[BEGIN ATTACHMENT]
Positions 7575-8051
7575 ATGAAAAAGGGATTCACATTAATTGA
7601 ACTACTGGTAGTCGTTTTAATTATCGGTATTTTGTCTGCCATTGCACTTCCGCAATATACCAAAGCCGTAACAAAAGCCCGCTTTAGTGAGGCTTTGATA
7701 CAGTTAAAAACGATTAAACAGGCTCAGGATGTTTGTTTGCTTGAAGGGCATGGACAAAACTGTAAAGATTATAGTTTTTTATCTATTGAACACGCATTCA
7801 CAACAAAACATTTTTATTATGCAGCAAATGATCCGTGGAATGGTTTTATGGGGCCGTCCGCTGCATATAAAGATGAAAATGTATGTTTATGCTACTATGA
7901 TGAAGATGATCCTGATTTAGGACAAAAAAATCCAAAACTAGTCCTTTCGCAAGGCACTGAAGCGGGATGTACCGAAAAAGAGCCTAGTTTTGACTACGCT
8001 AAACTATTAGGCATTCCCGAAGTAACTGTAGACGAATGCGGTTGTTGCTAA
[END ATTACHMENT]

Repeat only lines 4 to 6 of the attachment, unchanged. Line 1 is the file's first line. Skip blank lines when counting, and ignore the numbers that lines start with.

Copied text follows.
7701 CAGTTAAAAACGATTAAACAGGCTCAGGATGTTTGTTTGCTTGAAGGGCATGGACAAAACTGTAAAGATTATAGTTTTTTATCTATTGAACACGCATTCA
7801 CAACAAAACATTTTTATTATGCAGCAAATGATCCGTGGAATGGTTTTATGGGGCCGTCCGCTGCATATAAAGATGAAAATGTATGTTTATGCTACTATGA
7901 TGAAGATGATCCTGATTTAGGACAAAAAAATCCAAAACTAGTCCTTTCGCAAGGCACTGAAGCGGGATGTACCGAAAAAGAGCCTAGTTTTGACTACGCT